I pointed out that by the time you take out the changes to the automatic annual increases (in payments to retirees), the changes to the increase in retirement age — you take out various portions, and what you are left with is Swiss cheese.
That chunk of Swiss cheese was not going to get passed, because if you look back at the record, you had statements by the sponsors quite clearly that this statute was a compromise, that each part was integral. That it was a compromise of each of the four different caucuses.
And you have a statute that was passed in the Senate by a mere 30 votes — that’s the least possible amount. So if that piece of Swiss cheese loses one vote in the Senate, it’s gone. Three votes in the House, it’s gone. It would’ve failed.
LB: The state will obviously appeal this decision to the Illinois Supreme Court. Is it possible to give an estimate of how long it will take until things are resolved there?
Maduff: In my experience, appeals take approximately a year, give or take, from the time that you’ve got your final order. But you know, the court could choose to work fast. Sometimes the briefing is really heavy, other times the court has seen it coming.
So, I would guess 10 to 16 months. But that’s a guess. It’s an educated guess.
LB: Is there any chance the high court doesn’t take up the case?
Maduff: It’s possible because the Supreme Court is not required to take a case, but we anticipate that they will because it is a constitutional challenge, and I think that in the end they will conclude that Judge Belz got it right.
I think Judge Belz got it right. But I would anticipate that on something of this magnitude, (the Supreme Court is) going to want to release an opinion.
One big thing I think is critical here: On May 2, we filed a motion for injunctive relief.
Once we got that granted, once it was entered … it took the pressure off of people. People weren’t afraid. And now the judge has turned that preliminary injunction into a permanent injunction, so until the Supreme Court (weighs in), we’ve got that injunction in there.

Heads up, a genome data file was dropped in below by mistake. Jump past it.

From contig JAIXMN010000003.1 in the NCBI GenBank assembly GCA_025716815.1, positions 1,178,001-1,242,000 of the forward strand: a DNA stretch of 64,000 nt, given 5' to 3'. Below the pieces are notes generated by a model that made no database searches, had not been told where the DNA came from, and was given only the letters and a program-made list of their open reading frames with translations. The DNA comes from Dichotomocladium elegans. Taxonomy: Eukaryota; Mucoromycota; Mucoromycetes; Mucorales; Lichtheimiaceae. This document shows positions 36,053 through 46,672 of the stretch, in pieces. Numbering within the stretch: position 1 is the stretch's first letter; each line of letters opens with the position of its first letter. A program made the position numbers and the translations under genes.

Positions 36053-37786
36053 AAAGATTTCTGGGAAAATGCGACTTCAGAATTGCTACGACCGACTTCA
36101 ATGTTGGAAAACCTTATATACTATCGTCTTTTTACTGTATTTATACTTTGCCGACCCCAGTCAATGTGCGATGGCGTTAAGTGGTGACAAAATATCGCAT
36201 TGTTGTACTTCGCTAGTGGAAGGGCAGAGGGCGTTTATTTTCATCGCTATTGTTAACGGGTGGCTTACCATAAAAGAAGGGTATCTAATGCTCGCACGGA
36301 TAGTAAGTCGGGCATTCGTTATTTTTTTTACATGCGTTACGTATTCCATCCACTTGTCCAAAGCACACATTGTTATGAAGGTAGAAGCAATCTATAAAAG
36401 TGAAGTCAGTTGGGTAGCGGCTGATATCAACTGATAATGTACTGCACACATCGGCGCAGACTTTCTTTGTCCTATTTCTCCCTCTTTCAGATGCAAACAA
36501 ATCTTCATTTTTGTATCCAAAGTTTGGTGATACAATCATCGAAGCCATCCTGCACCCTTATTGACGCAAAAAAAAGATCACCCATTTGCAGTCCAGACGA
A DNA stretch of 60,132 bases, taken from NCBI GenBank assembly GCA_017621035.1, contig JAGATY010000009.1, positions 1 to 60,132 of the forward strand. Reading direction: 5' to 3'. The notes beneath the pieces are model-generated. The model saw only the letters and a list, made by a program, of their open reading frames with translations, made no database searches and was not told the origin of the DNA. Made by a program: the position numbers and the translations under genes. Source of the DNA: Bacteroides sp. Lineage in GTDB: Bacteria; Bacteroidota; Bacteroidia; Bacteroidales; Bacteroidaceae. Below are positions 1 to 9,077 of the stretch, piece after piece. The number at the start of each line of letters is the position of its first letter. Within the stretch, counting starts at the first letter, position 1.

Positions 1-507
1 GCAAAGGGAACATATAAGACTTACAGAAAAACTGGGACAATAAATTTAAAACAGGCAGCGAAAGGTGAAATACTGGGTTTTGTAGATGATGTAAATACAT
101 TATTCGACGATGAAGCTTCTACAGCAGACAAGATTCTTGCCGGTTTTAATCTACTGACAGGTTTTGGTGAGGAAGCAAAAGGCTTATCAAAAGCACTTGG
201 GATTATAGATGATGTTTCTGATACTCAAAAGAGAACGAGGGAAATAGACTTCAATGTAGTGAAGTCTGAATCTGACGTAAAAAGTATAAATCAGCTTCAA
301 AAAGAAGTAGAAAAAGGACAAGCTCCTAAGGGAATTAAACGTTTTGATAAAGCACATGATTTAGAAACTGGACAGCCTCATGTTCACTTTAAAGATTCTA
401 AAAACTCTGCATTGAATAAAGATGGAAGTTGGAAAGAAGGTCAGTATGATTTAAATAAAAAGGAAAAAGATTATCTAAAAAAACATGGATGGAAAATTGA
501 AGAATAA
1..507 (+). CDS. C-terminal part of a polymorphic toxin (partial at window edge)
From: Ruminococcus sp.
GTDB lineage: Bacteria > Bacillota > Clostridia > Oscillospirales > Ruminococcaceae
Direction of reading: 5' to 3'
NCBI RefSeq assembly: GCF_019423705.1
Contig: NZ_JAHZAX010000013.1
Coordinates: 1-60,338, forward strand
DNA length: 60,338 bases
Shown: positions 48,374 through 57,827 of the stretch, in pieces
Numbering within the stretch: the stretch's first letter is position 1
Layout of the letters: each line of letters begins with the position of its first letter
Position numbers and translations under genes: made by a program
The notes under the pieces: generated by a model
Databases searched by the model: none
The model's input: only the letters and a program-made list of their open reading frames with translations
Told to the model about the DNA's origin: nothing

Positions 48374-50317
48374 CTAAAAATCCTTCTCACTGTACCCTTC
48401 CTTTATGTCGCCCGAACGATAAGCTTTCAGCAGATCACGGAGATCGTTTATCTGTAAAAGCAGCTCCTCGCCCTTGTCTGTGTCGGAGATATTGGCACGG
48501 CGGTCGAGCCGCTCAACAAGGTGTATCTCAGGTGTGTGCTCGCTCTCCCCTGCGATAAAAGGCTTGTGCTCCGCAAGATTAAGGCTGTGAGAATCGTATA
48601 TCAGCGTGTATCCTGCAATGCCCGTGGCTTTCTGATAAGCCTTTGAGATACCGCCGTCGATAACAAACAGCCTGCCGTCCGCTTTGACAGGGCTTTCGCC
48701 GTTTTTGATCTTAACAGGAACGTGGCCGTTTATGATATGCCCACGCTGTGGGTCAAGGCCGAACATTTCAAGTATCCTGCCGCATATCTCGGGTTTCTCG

That was an extraordinary victory. We were told not to file it because we had no chance.
LB: I asked Don Craven (another attorney representing plaintiffs in the case) what it was like working on a case with so many other lawyers. Is it something you’ve ever experienced before? Is there a noticeable difference between arguing in Chicago versus a downstate courtroom like Springfield?
Maduff: Well, that’s two questions. Have I done it before? I do a fair bit of appellate work. I did one case for the U.S. Supreme Court where we had several groups.
Is it difficult? Yeah. I think that in this case particularly we had some different viewpoints and as a result you saw different briefings. So yeah, it’s difficult.
I think each and every one of us would be likely to say we could’ve done a better job on our own (laughs).
The second part of the question, is it different doing it in Springfield versus Chicago?
There are definitely differences in the way the courtroom was run, the way things are done. I think that the fact you don’t have the massive crowds you have in Chicago from a physical standpoint makes it a little bit nicer.
We have the cattle calls in Chicago in state court, but I certainly have no complaints about the quality of judges we have that I’ve experienced in either place.
I think Judge Belz did a particularly good job managing the people who needed to get their pieces in.